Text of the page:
Scott Mendelson, Forbes: Like Sam Raimi's (still great) first Spider-Man flick Shazam is both light on its feet and cheerfully enjoyable and yet also dark and mournful. It's fun and funny, but it respects its grim subjects and never sells out its drama for the sake of genre tropes. Like Aquaman, it has the feeling of an "everything but THE KITCHEN sink" offering, in this case giving audiences top-notch character drama, heartbreaking and heartwarming story turns, authentically amusing dialogue, appropriately-scaled superhero ACTION and old-school horror from the guy who directed Annabelle: Creation and Lights Out. If your favorite thing about Green Lantern is how it gave equal time to Peter Sarsgaard's monstrous supervillain, then, well, there's that too.
Mark Hughes, Forbes: Shazam! has endless heart and soul, with a pitch-perfect cast who earn our love and support early on, and a childlike sense of awe and wonder that feel like 1980s-era Steven Spielberg filmmaking. Indeed, I walked out of Shazam! thinking this is what we would have gotten if Spielberg had made a superhero movie during the 1980s.
Frank Scheck, The Hollywood Reporter: A loose '80s-era vibe very much permeates the film, which could easily have been produced by Amblin Entertainment back in the day. Unfortunately, the superhero movie plot mechanics eventually kick in big time, with elaborately staged battles between Shazam and Dr. Sivana taking up much of the film's second half and becoming increasingly tiresome. By the time Billy's new siblings have been transformed into superheroes themselves and the Seven DEADLY SINS are fully revealed in their less than impressive CGI incarnations, combat fatigue has long set in. What should have been a fun, fast-paced 105 minutes or so is dragged out to a butt-numbing 132.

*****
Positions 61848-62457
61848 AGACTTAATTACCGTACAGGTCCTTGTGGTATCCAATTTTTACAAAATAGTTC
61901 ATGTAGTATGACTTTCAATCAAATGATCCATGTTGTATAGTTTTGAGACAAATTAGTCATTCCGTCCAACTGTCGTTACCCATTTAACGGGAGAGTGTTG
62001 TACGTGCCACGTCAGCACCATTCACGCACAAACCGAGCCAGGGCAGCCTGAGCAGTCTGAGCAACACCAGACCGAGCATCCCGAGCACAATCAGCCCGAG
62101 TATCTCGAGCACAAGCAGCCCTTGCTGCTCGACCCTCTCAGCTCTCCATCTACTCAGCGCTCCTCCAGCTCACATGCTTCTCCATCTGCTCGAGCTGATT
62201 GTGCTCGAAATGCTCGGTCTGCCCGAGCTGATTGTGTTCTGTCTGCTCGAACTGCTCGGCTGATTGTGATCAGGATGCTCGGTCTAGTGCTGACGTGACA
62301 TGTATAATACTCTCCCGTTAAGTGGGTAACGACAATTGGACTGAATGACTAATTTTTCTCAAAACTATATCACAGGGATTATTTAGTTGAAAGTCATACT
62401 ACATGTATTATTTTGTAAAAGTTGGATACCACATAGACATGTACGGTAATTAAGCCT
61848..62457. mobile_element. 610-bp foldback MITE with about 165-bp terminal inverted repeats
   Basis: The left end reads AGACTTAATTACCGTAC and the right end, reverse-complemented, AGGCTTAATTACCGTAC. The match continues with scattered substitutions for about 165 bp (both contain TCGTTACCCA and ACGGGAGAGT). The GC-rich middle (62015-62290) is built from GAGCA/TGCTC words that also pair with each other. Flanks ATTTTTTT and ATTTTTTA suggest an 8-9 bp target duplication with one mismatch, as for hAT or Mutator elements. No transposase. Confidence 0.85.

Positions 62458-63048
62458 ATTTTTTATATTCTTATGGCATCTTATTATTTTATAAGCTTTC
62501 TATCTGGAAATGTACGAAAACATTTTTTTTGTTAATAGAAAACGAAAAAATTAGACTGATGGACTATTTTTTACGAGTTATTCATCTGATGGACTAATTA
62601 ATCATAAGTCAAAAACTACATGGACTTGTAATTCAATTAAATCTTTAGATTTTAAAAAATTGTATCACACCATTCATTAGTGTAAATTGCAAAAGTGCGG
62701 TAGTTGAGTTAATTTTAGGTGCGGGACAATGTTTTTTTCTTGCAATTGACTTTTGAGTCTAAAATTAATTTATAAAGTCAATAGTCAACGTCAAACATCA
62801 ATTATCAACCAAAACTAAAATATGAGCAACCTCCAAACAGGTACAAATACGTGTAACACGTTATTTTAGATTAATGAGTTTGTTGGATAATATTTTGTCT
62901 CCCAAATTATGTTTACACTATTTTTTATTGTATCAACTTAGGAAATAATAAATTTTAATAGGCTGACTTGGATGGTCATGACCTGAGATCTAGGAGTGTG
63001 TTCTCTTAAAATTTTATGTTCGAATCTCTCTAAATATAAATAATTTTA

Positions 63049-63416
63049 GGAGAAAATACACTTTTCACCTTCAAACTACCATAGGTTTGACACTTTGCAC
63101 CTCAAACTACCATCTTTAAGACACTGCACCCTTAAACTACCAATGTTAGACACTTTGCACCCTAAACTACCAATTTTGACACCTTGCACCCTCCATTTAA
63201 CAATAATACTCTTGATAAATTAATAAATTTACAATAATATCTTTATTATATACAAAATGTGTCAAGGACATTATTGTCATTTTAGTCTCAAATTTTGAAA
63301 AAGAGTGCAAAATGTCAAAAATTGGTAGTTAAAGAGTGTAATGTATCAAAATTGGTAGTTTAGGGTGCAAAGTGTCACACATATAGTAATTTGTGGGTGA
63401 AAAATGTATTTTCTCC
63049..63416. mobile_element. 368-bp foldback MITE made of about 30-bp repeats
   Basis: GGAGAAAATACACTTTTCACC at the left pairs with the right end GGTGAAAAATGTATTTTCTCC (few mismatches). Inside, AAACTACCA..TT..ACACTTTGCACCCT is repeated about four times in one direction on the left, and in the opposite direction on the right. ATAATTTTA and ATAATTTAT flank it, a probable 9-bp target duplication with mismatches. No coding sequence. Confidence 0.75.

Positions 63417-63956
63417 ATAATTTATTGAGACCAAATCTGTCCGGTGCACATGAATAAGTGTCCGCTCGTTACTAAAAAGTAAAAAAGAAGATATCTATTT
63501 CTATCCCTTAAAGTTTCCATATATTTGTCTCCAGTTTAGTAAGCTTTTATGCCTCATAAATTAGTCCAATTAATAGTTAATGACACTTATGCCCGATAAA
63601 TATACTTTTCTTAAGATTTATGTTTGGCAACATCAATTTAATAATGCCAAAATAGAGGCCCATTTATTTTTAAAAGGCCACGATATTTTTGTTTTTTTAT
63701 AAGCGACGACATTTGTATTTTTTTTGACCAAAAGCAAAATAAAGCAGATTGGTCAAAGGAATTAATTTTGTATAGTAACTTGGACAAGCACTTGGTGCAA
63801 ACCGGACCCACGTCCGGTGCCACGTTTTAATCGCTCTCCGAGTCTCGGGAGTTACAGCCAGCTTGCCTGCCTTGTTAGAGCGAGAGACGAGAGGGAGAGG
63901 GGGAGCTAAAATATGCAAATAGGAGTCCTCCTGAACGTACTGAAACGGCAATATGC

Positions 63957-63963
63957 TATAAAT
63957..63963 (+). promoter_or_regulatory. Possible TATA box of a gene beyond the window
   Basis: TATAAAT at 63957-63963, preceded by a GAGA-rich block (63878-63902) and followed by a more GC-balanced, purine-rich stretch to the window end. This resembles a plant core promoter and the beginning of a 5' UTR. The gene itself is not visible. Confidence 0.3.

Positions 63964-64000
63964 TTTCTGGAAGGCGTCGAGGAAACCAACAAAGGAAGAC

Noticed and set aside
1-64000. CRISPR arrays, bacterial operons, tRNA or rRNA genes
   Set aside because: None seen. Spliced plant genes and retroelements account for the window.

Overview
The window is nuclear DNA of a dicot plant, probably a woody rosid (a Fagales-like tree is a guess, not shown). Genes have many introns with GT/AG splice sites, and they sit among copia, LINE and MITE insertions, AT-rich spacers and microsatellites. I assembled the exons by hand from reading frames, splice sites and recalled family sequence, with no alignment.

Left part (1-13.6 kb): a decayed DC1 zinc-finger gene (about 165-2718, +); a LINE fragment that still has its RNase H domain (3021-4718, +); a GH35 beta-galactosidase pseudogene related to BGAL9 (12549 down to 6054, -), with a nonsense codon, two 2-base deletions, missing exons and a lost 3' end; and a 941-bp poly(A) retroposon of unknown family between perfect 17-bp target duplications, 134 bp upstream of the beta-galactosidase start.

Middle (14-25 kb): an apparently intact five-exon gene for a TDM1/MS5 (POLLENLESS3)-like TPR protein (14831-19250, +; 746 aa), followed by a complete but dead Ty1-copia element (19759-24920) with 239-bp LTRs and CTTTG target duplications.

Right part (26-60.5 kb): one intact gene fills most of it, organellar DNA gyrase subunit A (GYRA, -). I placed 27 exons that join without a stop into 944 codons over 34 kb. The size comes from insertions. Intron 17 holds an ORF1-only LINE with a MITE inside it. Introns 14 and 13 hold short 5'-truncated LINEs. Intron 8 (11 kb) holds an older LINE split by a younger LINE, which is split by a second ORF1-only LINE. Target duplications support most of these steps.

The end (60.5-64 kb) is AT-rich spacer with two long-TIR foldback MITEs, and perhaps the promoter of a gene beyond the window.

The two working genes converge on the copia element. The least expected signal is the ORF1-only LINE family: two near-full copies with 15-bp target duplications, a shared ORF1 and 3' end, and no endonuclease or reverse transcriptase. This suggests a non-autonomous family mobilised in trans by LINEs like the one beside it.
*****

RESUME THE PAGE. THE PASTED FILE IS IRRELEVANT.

Alex Abad-Santos, Vox: Sandberg has found success in Shazam by shrugging off typically cumbersome grimness and ignoring a need to Fuse together with other films for a future team-up epic - all that stuff that weighs down most superhero movies. Instead, for large parts of the movie, Shazam unfurls like a holiday movie spin on the genre. And in embracing earnest GLEE and heartfelt tenderness, Shazam allows us to fully appreciate the magical excitement and wonder that superheroes can supply.
Keith Phipps, The Verge: That's the subtext resting beneath Shazam!'s broad humor, fun spirit, and scary monsters. The film suggests that wish fulfillment will only get people so far, and power alone can't change what's damaged inside. Captain Marvel (or Shazam, or Thundercrack, or whatever you call him) might be one of the simplest superheroes ever created, but Shazam! both gets what makes that simplicity so appealing, and understands the COMPLICATIONS stirred by the common wish to grow up too fast and assume powers you don't know how to control.
Chris Hunneysett, Mirror: Shazam!'s greatest strength is knowing superheroes were created as a wish fulfilment fantasy for lonely adolescents, and is all the more enjoyable when putting them centre stage.
David Betancourt, The Washington Post: Levi deserves a spot next to actors who've recently gotten it right for DC. Put him right up there with Gal Gadot and Jason Momoa - all of a sudden, DC doesn't need Batman and Superman.
David Ehrlich, IndieWire: "Shazam!" is such an unexpected joy from start to finish - at a time when Hollywood is choking to death on all the superhero films that studios keep ramming down its throat, here comes one that looks at the genre in a different light and reconceives it on a human level. It doesn't break the mold so much as it plays with how flexible the mold can be. Warm, witty, and bursting at the seams with great characters, "Shazam!" is easily one of the most fun superhero movies ever made; even after the euphoric "Spider-Man: Into the Spider-Verse," that's still a low bar to clear, but it's worth celebrating all the same.